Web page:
Many Malaysians can see through the political games that are going on, and they are unlikely to be impressed, writes Anil Netto.
The saga of Hadi’s bill in Parliament descended into a farce this afternoon when Speaker Pandikar Amin refused to allow a debate amidst shouts of “Takut! Takut!” from opposition MPs.
But not everyone is upset with the speaker’s decision to abruptly defer the debate on the bill to the next parliamentary sitting. [Update: It has since emerged that all this was pre-planned, as many suspected.]
The fact that the bill made it to the floor of Parliament – albeit for a one-sided airing – will allow Pas president Hadi Awang to go into the Pas party elections on 29 April-2 May 2017 in Alor Setar with something to show his party delegates – that his bill is moving.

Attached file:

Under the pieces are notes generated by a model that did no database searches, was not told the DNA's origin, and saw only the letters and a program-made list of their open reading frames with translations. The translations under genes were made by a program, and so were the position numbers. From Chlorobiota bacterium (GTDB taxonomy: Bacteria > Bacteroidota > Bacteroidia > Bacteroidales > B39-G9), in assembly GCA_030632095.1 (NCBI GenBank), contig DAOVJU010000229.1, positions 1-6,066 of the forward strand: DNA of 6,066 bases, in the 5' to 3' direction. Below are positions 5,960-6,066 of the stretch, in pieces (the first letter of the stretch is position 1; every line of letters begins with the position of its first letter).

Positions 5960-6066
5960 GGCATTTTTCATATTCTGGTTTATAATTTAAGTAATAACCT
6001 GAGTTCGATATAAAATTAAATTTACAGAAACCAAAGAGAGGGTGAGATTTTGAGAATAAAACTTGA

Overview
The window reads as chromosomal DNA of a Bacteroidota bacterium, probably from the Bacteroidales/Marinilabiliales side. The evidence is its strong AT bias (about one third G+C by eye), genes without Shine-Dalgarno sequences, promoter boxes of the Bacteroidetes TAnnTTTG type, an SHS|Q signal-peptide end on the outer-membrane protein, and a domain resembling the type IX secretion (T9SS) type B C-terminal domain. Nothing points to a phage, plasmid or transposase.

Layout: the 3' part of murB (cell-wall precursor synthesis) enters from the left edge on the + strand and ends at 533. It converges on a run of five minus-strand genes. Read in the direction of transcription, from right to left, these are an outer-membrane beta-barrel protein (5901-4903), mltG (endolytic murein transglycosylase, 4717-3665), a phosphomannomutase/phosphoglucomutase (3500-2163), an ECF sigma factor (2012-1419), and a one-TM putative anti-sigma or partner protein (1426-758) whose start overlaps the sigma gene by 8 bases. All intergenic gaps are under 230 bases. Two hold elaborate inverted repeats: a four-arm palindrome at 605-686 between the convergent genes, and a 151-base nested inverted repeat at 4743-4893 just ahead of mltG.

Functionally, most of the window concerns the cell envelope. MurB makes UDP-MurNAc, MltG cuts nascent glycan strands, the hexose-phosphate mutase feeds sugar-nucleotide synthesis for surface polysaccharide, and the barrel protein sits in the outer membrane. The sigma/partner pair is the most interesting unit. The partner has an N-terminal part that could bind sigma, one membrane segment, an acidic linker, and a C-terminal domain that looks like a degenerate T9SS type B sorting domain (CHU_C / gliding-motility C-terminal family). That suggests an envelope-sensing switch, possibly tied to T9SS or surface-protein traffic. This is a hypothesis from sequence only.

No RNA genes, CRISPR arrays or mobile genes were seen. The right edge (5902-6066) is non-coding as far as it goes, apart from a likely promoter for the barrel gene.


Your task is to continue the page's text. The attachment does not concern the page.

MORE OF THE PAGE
This will bolster his position in the face of apparent disquiet within segments of Pas over the party’s rapprochement with Umno of late. It will perhaps put off some hard questioning from within the party of Hadi’s cosy relations with the Umno leadership ahead of an impending general election, widely expected later this year.
Whatever the case, the BN has painted itself into a corner at the next parliamentary sitting, which begins on 24 July, assuming the general election is held after that.
If the bill is put to a vote, it will cause a severe rift with East Malaysian and other BN component parties.
If the bill is not put to the vote, it will become even clearer that all this manouevring over Hadi’s now-on-now-off bill is political brinkmanship of the highest order – and both Umno and Pas could suffer.
To save the BN from this likely no-win predicament, Parliament could be dissolved before the next sitting due to begin on 24 July, paving the way for the general election.
By now, many Malaysians are already viewing this as a sandiwara to try and entice Muslim voters ahead of the general election. Indeed, many can see through the political games that are going on, and they are unlikely to be impressed.